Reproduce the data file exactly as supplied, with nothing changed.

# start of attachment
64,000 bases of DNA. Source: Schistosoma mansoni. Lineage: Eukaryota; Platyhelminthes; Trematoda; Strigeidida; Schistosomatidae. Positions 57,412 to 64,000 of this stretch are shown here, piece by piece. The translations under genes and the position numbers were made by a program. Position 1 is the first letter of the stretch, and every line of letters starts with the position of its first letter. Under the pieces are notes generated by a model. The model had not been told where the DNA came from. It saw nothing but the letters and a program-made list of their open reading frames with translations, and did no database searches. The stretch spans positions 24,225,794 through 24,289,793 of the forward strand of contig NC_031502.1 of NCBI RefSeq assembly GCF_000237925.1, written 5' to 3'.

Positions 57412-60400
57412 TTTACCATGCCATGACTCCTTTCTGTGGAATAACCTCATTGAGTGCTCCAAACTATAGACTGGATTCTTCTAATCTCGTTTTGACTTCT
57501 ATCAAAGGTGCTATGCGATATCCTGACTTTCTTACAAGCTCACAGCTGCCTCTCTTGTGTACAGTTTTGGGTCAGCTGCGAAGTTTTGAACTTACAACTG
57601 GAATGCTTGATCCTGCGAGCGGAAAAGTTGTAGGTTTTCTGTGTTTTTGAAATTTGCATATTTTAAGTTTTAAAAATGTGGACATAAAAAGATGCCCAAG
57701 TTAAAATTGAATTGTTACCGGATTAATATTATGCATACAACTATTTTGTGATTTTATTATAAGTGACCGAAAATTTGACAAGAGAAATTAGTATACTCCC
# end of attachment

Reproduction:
64,000 bases of DNA. Source: Schistosoma mansoni. Lineage: Eukaryota; Platyhelminthes; Trematoda; Strigeidida; Schistosomatidae. Positions 57,412 to 64,000 of this stretch are shown here, piece by piece. The translations under genes and the position numbers were made by a program. Position 1 is the first letter of the stretch, and every line of letters starts with the position of its first letter. Under the pieces are notes generated by a model. The model had not been told where the DNA came from. It saw nothing but the letters and a program-made list of their open reading frames with translations, and did no database searches. The stretch spans positions 24,225,794 through 24,289,793 of the forward strand of contig NC_031502.1 of NCBI RefSeq assembly GCF_000237925.1, written 5' to 3'.

Positions 57412-60400
57412 TTTACCATGCCATGACTCCTTTCTGTGGAATAACCTCATTGAGTGCTCCAAACTATAGACTGGATTCTTCTAATCTCGTTTTGACTTCT
57501 ATCAAAGGTGCTATGCGATATCCTGACTTTCTTACAAGCTCACAGCTGCCTCTCTTGTGTACAGTTTTGGGTCAGCTGCGAAGTTTTGAACTTACAACTG
57601 GAATGCTTGATCCTGCGAGCGGAAAAGTTGTAGGTTTTCTGTGTTTTTGAAATTTGCATATTTTAAGTTTTAAAAATGTGGACATAAAAAGATGCCCAAG
57701 TTAAAATTGAATTGTTACCGGATTAATATTATGCATACAACTATTTTGTGATTTTATTATAAGTGACCGAAAATTTGACAAGAGAAATTAGTATACTCCC